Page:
Daniel Waters (screenwriter)

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Daniel Waters
Dan Waters.jpg
Waters at the 2008 Screenwriting Expo
Born (1962-11-10) November 10, 1962 (age 58)
Cleveland, Ohio, United States
OccupationScreenwriter, film director
RelativesMark Waters (brother)

Daniel Waters (born November 10, 1962) is an American screenwriter and film director.

He is the older brother of director Mark Waters.

Early life[edit]

Waters was born in Cleveland, Ohio and raised in South Bend, Indiana.[1] In high school, Waters wrote a popular column titled "Troubled Waters" for his high school newspaper, where he wrote fictitious stories about his real-life classmates—not unlike the writing that appeared in his screenplay for Heathers.[2] He then wrote, directed and starred alongside Larry Karaszewski in a local sketch comedy titled Beyond Our Control in the early 1980s.[1] Waters moved to Montreal where he graduated from McGill University. After graduation, he moved to Los Angeles, and was the manager of a video store.[1]

Screenwriting credits[edit]

Waters came to prominence in 1989 for writing the black comedy Heathers,[2] for which he received a 1990 Edgar Award.[1] Heathers was an attempt for him to write of the true nature of teenagers and high-school society. Heathers was not a box-office hit for Waters when it was released, but the movie has become a cult classic.[3][4]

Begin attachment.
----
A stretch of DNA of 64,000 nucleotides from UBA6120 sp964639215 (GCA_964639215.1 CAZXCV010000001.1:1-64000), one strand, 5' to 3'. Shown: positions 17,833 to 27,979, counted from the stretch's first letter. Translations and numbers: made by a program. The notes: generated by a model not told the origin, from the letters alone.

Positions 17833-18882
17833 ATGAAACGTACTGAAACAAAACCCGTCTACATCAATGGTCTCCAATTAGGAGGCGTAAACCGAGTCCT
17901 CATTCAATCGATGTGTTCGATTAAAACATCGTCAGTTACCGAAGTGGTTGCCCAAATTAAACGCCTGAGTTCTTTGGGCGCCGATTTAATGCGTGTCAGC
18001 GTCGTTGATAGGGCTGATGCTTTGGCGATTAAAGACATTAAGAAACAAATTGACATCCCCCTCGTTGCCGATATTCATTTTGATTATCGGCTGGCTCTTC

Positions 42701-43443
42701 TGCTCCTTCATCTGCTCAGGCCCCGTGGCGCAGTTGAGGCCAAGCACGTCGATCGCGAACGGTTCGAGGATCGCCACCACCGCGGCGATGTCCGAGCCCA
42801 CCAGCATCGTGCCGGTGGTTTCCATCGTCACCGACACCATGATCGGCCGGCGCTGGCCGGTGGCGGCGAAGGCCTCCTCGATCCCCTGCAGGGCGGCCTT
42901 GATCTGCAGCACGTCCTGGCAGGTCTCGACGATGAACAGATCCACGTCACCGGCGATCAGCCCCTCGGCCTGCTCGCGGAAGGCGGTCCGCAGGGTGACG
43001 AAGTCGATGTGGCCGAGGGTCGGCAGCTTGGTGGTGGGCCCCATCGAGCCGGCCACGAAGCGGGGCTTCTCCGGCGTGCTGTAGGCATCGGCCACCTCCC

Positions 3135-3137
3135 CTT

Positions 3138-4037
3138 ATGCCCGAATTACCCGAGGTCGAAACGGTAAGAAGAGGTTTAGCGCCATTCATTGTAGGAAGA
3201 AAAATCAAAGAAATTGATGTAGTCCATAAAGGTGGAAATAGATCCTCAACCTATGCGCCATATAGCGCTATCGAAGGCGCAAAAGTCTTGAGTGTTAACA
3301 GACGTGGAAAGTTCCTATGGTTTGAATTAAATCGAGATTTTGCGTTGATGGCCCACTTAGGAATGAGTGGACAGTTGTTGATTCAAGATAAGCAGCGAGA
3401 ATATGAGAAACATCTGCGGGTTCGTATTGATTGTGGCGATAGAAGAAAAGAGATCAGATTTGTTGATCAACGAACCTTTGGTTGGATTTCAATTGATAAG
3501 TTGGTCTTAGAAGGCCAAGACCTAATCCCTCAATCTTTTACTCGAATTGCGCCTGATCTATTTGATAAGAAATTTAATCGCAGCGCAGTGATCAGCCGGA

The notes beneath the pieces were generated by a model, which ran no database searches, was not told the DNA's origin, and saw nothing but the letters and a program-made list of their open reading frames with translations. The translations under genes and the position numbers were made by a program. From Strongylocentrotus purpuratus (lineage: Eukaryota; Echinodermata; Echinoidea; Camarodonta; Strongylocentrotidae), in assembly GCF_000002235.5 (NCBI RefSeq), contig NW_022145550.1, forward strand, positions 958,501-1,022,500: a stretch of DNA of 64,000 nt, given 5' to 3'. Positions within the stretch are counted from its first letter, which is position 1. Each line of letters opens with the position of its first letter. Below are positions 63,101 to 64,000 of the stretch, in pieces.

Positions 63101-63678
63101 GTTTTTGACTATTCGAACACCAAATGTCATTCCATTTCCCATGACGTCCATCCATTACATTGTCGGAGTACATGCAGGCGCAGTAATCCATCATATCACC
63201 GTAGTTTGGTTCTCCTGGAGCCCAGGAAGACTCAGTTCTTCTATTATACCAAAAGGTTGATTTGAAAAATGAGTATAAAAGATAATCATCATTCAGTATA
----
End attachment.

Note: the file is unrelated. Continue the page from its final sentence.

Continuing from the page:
Over the next four years, Waters served as co-writer on the comedy The Adventures of Ford Fairlane, wrote the sequel Batman Returns, and then wrote the films Hudson Hawk (for which he re-teamed with Heathers director Michael Lehmann) and Demolition Man.[5] He received the Golden Raspberry Award for Worst Screenplay for both Hudson Hawk and Ford Fairlane. In 1995, he authored the first draft of the Catwoman solo movie. The story about Selina moving to a Vegas-like city called 'Oasisburg' and fighting parodies of male superheroes failed to resonate with Tim Burton or anyone at Warner.

Turn as a director[edit]

In 2001, Waters made his directorial debut with Happy Campers,[6] another teen comedy in a black vein that, after a long delay, was released straight to DVD.[7] His follow-up, Sex and Death 101, a hybrid of science fiction, dark comedy, and romantic thriller, won the Golden Space Needle Award for Best Director at the 2007 Seattle International Film Festival.[8] It was released theatrically on April 4, 2008 in New York and Los Angeles. The film re-teamed Waters with Heathers star Winona Ryder.[9]

Filmography[edit]

References[edit]

  1. ^ a b c d Umland, Samuel J. (2015). The Tim Burton Encyclopedia. Rowman & Littlefield. pp. 240–241. ISBN 978-0-8108-9201-9.
  2. ^ a b "Film; 'Heathers': Light Look at a Dark Topic". The New York Times. March 26, 1989.
  3. ^ Mills, Sarah (August 9, 2018). "Cult movie 'Heathers' about U.S. high school set for re-release". Reuters.
  4. ^ Fry, Naomi. "Heathers Blew Up the High-School Comedy". The New Yorker.
  5. ^ Cullum, Paul (April 2, 2008). "How very". Los Angeles Times.
  6. ^ McCarthy, Todd (February 23, 2001). "Happy Campers". Variety.
  7. ^ Rosenblatt, Josh (April 11, 2008). "Movie Review: Sex and Death 101". Austin Chronicle.
  8. ^ Nechak, Paula (April 11, 2008). "'101' Doesn't Teach Us Anything New". Seattle Post-Intelligencer.
  9. ^ Weinberg, Scott (June 2, 2006). "Heathers Creators Reteam for Indie Sex". Rotten Tomatoes.

External links[edit]